A credit bureau realizes that their credit file contains errors. A consultant is hired to analyze the problem and make recommendations. Many questions on the numerical and ethical aspects are discussed in the scenario.
As an industrial engineering consultant hired by a credit bureau ("RWT"), you have been asked to analyze problems that have occurred with their 20 million record credit file. RWT management became concerned when the following situation came to their attention. 1, 2
A couple moving to a retirement community has an eye on their "dream home." Because they have a good credit history, they assume that they will have no trouble obtaining a mortgage to purchase this home through a local bank in their new community. A routine credit check through RWT reveals that in fact they are a bad credit risk. When a representative from the local bank pursues the case, she discovers that the couple has been mis-identified in the RWT database, which has confused them with another party having a very bad credit history. In making amends, the local bank approves the loan, but by now the home has already been sold to someone else. The couple is heartbroken and worse yet, they continue to experience credit problems for some time.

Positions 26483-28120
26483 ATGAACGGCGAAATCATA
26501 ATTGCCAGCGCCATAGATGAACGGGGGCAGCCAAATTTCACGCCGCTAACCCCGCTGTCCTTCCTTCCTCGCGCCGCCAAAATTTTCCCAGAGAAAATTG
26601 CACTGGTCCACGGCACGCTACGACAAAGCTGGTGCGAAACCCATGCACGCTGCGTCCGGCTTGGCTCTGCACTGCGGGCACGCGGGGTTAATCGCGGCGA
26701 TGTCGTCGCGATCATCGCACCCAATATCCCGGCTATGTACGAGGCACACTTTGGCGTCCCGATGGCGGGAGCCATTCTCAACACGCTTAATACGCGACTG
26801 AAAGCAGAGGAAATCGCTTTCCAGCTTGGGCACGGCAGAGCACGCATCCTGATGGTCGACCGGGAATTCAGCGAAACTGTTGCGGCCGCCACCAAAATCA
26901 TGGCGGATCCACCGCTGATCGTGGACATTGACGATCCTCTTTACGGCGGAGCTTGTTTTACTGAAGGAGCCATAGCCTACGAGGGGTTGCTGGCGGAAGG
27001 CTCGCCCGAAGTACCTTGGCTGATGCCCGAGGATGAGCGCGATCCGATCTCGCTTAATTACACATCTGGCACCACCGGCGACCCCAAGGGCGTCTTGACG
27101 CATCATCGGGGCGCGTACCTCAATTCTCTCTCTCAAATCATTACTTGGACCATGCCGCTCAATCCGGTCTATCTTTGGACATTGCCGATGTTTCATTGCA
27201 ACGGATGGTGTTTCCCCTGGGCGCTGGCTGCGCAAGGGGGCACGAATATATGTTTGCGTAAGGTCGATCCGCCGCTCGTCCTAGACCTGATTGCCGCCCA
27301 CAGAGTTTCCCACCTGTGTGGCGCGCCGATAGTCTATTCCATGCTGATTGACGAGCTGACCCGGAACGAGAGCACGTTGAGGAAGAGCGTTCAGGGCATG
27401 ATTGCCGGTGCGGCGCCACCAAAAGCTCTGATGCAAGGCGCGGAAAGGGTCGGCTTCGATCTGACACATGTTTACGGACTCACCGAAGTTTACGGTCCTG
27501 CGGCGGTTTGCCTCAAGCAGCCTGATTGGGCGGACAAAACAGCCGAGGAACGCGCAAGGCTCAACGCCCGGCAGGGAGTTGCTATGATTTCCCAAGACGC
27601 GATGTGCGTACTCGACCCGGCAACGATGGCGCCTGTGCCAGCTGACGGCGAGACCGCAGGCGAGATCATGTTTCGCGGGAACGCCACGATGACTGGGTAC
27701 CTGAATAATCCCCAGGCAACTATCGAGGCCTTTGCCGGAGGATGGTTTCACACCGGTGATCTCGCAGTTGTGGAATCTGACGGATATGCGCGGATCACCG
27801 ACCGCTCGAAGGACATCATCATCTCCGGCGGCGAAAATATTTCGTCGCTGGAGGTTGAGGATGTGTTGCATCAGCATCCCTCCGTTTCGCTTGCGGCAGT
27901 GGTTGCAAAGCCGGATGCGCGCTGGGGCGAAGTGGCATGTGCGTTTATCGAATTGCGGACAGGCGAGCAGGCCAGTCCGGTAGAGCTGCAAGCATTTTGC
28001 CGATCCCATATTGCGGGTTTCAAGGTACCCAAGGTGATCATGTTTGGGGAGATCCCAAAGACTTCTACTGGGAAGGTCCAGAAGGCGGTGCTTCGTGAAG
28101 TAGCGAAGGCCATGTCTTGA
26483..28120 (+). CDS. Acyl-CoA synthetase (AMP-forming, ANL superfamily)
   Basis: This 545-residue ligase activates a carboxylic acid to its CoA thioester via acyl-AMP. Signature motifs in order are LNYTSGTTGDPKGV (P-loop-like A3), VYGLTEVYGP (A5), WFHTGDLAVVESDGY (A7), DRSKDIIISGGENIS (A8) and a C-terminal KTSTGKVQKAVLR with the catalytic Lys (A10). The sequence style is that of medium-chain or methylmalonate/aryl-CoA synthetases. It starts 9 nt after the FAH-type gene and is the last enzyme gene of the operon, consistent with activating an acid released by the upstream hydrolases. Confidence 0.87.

Numerical and/or Design Problem(s)
- RWT has called you in as a consultant to make recommendations. Where do you begin?
- What design flaws in the database have allowed this problem to occur?
- Management at RWT claims they have only 1 error per 100,000 records in their databank. How would you develop an experimental design test this claim?
- After determining whether RWT is correct in their claim that they have only one error per 100,000 records, determine how many bad records they have in their major file at the present time. What implications does this have, if any?
- At what cost per record do you decide they need to rework the database? What other data or assumptions do you need to make before recommending a solution?
Assume you need:
- a cost per record to update,
- the number of errors per year (which can be estimated), and
- the cost per error found by users.